This program, narrated by Ian McShane, is a tribute to Dan Curtis, charting his lengthy career as a producer, director, and writer of productions that ranged from the gothic daytime serial "Dark Shadows" to the epic mini-series "Winds of War" and "War and Remembrance." It combines the recollections of Curtis's cast and crew members with highlights from his shows.

As the production opens, Curtis talks about "the magic" of "Dark Shadows," describing it as "a love story that spans time." Next, Curtis's daughters Tracy and Cathy describe his upbringing in Bridgeport, Conn., his marriage to wife Norma, his early life as a salesman in Chicago, the launching of his New York City-based production company, and his getting CBS to air his golf show, "The CBS Match Play Golf Classic" for ten years. Next, Curtis recalls how he came up with the concept for "Dark Shadows": the result of a dream about a young woman named Victoria Winters, played by Alexandra Moltke, on a train who is hired as a governess in a remote part of Maine. Art Wallace then wrote an outline called "The Shadows on the Wall," which evolved into "Dark Shadows." Curtis reflects on how the show's first six months -- chronicling the rich, mysterious Collins family of Collinsport, Maine, and their spooky mansion, Collinwood -- brought about threats of cancellation. Assuming he had nothing to lose, he introduced supernatural elements, including phoenix Laura Collins, played by Diana Millay, which caused an immediate ratings spike. Ten months into the show, Curtis conceived the character of Barnabas Collins, played by Jonathan Frid, a 175-year-old vampire accidentally released from his coffin in the family crypt who's intent on bloody retribution. Later, the character of Barnabas evolved from a vicious monster to a vulnerable and lovelorn hero, which sent ratings through the roof. Paley curators David Bushman and Ron Goldman address how the show evolved over the years, steadily gained popularity, and ultimately changed daytime television while serving as a respite from current events like the Vietnam War. Viewers ranged from teenagers who would "run home from school" for the 4 p.m. start time to older audience members who perceived being bitten by a vampire as having a sexual connotation.

Further recollections follow from celebrity fans Whoopi Goldberg and Alan Ball, as well as the show's composer Bob Cobert, and cast members Kathryn Leigh Scott (Maggie Evans/Josette du Pres), Roger Davis (Jeff Clark/Peter Bradford), John Karlen (Willie Loomis), Lara Parker (Angelique Duval), Jerry Lacy (Tony Peterson/Reverend Trask), Nancy Barrett (Carolyn Stoddard), James Storm (Gerard Stiles), Marie Wallace (Eve), Christopher Pennock (Jeb Hawkes), and David Selby (Quentin Collins). The program also covers: how the actors became a repertory troupe playing various characters as the plot jumped between centuries; how the taped, under-rehearsed show was virtually live since no retakes were allowed, causing many gaffes to be aired and creating "panic" for the likes of veteran actress Joan Bennett (Elizabeth Collins Stoddard); plots that "borrowed" from classics ranging from "Dracula" and "Frankenstein" to "The Turn of the Screw" and "Jane Eyre"; crowds lining up each day outside the 53rd Street studio in New York City to meet the actors; subsequent personal appearances for the cast and becoming teen idols due to 16 Magazine and Tiger Beat; how "Quentin's Theme" became a hit record; the making of two big-screen "Dark Shadows" films ("House of Dark Shadows" and "Night of Dark Shadows"); and the advent of "Dark Shadows" conventions, held every year since 1993 in either New York City or Los Angeles.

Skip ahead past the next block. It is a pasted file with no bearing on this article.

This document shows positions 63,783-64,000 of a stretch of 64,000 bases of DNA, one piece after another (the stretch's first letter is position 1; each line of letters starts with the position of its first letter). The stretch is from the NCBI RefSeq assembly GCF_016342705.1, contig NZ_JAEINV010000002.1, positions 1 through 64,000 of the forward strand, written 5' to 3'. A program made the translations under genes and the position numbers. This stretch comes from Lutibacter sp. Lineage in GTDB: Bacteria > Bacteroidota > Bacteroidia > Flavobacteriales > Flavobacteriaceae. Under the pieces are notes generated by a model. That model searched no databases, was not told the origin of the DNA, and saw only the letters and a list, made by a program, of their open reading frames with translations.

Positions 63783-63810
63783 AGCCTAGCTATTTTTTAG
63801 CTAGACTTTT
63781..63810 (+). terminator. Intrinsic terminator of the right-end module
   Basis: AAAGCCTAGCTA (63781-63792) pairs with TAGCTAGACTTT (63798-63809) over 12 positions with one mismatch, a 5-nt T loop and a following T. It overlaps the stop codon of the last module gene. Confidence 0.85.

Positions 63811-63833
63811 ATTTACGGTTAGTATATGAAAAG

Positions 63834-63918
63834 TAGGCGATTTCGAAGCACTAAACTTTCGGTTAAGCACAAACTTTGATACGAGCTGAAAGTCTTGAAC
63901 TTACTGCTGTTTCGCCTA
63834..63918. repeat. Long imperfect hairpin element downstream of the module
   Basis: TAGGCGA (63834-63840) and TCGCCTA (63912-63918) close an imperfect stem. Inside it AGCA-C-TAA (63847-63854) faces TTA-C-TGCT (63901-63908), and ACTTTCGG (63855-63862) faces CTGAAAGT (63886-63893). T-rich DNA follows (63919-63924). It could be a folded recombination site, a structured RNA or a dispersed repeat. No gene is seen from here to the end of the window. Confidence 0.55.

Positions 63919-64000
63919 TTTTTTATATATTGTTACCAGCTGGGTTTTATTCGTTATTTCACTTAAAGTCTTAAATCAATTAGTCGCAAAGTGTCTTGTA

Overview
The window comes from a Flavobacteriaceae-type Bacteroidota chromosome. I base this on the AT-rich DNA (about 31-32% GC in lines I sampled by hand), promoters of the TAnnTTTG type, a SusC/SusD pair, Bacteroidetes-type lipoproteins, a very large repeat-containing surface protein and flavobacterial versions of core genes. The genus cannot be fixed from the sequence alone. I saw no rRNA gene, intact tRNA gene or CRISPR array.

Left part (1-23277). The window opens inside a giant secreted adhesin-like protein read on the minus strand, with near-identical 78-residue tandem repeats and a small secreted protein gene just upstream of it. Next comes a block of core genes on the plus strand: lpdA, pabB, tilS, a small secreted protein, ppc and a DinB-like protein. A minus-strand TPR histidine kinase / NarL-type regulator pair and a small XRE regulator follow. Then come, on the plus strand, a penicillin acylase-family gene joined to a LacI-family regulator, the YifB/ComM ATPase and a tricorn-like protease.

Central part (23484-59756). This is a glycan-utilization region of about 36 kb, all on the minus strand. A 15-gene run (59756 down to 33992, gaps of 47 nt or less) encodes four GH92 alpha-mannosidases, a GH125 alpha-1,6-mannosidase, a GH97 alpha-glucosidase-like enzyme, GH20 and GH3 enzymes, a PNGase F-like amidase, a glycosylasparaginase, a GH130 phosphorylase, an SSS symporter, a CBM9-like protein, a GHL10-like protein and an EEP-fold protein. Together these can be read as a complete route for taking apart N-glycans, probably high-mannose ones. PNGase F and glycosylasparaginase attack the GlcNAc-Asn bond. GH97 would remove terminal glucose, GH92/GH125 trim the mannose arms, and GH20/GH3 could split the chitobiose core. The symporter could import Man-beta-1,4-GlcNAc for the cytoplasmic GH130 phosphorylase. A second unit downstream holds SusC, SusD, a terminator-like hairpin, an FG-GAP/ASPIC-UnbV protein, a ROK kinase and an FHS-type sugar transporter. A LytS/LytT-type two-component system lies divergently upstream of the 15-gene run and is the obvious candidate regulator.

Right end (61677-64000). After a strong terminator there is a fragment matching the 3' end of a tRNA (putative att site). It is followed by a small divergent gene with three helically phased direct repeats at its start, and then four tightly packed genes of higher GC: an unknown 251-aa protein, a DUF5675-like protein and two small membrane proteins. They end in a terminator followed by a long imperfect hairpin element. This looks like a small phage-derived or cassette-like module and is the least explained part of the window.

By the end of the show's five-year run in 1971, Curtis admitted to having lost interest, causing the show to suffer. After successfully producing a series of horror films for television or theatrical release, including "The Night Strangler," "Trilogy of Terror," and "Burnt Offerings," Curtis went on to direct and produce a mini-series based on Herman Wouk's "The Winds of War." He followed that with an even more ambitious mini-series based on Wouk's "War and Remembrance," which graphically depicted the Holocaust and won him an Emmy, along with co-producer Barbara Steele. Curtis next produced a night-time version of "Dark Shadows," with Ben Cross as Barnabas Collins and Steele as Julia Hoffman. Both Cross and Steele reflect on their experiences, as well as how the 1990 Gulf War led to the show's premature cancellation. Curtis's daughters recall how he continued directing up to his death in 2006. The program concludes with Curtis wishing that he'd be remembered for "The Winds of War" and "War and Remembrance," but knowing that he would instead be immortalized by "Dark Shadows," which he admits to having loved.


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  • RUNNING TIME: 1:26:45
  • COLOR/B&W: Color
  • CATALOG ID: 136436
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    • Malik B. Ali … Executive Producer
    • Badie Ali … Executive Producer
    • Hamza Ali … Executive Producer
    • David Gregory … Producer, Director, Writer
    • Jim Pierson … Producer
    • Carl Daft … Co-Producer
    • Todd Weineke … Associate Producer
    • Maximillian Meehan … Writer
    • Bob Cobert (See also: Robert Cobert) … Music by
    • Mark Raskin … Music by
    • Ian McShane … Narrator
    • Alan Ball
    • Nancy Barrett
    • Joan Bennett
    • David Bushman
    • Bob Cobert (See also: Robert Cobert)
    • Ben Cross
    • Cathy Curtis
    • Dan Curtis
    • Norma Curtis
    • Tracy Curtis
    • Roger Davis
    • Jonathan Frid
    • Whoopi Goldberg
    • John Karlen
    • Jerry Lacy
    • Diana Millay
    • Alexandra Moltke
    • Lara Parker
    • Christopher Pennock
    • Kathryn Leigh Scott
    • David Selby
    • Ron Simon
    • Barbara Steele
    • James Storm
    • Art Wallace
    • Marie Wallace
    • Herman Wouk